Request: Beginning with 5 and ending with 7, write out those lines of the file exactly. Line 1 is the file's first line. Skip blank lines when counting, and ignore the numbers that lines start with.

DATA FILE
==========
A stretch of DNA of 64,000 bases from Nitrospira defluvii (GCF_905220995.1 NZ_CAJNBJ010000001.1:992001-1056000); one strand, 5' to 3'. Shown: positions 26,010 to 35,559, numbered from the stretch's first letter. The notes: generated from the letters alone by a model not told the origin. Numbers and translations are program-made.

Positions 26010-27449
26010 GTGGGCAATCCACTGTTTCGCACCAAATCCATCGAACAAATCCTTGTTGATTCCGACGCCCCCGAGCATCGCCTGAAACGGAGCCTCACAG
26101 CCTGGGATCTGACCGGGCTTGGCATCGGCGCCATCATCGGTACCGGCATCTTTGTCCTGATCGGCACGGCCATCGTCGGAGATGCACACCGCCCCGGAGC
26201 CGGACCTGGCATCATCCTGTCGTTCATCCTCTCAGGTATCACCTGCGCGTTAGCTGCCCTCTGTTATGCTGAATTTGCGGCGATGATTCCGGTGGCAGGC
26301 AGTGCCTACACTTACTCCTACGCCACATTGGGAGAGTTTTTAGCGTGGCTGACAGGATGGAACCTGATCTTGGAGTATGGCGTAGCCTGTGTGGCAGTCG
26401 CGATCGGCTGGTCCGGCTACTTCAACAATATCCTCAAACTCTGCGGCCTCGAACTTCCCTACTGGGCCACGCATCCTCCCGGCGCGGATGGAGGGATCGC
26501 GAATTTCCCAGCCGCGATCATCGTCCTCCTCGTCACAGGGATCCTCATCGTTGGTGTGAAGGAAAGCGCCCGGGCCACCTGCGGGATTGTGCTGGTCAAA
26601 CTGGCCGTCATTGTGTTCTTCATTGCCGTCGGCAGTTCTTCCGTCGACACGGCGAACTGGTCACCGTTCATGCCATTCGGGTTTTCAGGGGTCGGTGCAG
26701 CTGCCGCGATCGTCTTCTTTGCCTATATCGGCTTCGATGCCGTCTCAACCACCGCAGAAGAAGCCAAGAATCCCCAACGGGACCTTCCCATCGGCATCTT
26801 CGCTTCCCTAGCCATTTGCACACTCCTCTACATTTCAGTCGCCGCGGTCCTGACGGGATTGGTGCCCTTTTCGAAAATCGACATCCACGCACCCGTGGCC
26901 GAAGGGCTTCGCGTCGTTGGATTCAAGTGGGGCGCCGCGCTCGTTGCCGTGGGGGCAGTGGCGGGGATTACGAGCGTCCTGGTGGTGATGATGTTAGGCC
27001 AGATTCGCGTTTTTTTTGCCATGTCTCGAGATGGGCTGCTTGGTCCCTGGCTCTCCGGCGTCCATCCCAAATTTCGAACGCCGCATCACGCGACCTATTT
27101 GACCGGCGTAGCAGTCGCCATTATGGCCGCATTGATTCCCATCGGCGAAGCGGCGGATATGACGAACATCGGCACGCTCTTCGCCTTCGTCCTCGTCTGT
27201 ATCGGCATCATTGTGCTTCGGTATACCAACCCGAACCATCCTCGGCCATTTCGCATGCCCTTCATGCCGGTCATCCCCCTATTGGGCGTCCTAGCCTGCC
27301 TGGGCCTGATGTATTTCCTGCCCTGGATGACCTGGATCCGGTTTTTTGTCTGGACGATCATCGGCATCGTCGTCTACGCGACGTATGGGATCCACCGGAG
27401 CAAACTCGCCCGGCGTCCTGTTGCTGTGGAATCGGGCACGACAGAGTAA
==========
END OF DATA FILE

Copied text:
26201 CGGACCTGGCATCATCCTGTCGTTCATCCTCTCAGGTATCACCTGCGCGTTAGCTGCCCTCTGTTATGCTGAATTTGCGGCGATGATTCCGGTGGCAGGC
26301 AGTGCCTACACTTACTCCTACGCCACATTGGGAGAGTTTTTAGCGTGGCTGACAGGATGGAACCTGATCTTGGAGTATGGCGTAGCCTGTGTGGCAGTCG
26401 CGATCGGCTGGTCCGGCTACTTCAACAATATCCTCAAACTCTGCGGCCTCGAACTTCCCTACTGGGCCACGCATCCTCCCGGCGCGGATGGAGGGATCGC